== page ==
A NATURAL HISTORY OF THE SENSES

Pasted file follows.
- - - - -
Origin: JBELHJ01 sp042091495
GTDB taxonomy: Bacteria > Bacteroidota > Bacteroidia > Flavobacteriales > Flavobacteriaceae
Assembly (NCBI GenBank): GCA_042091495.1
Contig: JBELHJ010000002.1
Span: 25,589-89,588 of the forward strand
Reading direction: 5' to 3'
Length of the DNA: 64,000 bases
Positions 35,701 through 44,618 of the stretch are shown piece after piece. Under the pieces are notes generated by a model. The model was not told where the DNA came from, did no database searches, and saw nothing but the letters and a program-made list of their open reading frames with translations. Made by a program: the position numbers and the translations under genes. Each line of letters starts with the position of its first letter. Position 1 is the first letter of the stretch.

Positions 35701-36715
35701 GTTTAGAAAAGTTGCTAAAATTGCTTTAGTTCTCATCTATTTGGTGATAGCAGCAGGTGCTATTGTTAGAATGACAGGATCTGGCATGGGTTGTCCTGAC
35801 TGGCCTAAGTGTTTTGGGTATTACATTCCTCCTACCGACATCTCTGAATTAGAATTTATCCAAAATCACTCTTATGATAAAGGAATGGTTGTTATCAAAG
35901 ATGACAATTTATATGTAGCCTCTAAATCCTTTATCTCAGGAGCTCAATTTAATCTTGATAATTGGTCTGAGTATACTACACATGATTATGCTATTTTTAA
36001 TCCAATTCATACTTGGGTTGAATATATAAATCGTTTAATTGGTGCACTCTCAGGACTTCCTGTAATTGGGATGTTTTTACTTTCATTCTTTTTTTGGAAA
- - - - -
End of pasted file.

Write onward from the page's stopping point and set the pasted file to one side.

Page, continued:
Ackerman, a poet, New Yorker writer, and author of On Extended Wings (1985), offers a luscious tribute to the joys of corporeality. Eager to appear sophisticated and civilized, modem-day human beings tend to ignore the physical world--so claims Ackerman as she sets out to re-create in her uniquely luxuriant prose the experiences of touch, taste, hearing, vision, and smell. Eh. cased in pantyhose or three-piece suits, surrounded by smog, noise and fluorescent light, preoccupied with worldly concerns and too rushed to pay attention to outside stimuli, we miss the variations of scent in a rose garden, the flash of green in the sky just after sunset, the sensations offered by a whiff of eucalyptus at a corner flower stall. Certainly no more appropriate writer exists than this romantic stylist to snap us back to our mammalian origins, a feat achieved as she guides us through a Manhattan, perfume laboratory, an aromatic massage session, and a delicious high-protein lunch designed to stimulate the mind. Accompanying widely known facts regarding the workings of our nose, eyes, ears, and mouth are such intriguing tidbits as: ginger fights motion sickness better than Dramamine; Charles Dickens instantly reexperienced the anguish of his early years whenever he caught a whiff of a certain kind of paste; and "Caesar," "kaiser," and "tsar" all mean "long-haired," which means virile. Though her enthusiasm does occasionally exceed reasonable bounds ("Symbolic of life, hair bolts from our head") and her emotionality can veer toward the maudlin (inhaling the scene of a eucalyptus branch, she bursts into tears), Ackerman's intentions are honorable--and her passion for the world around her is contagious.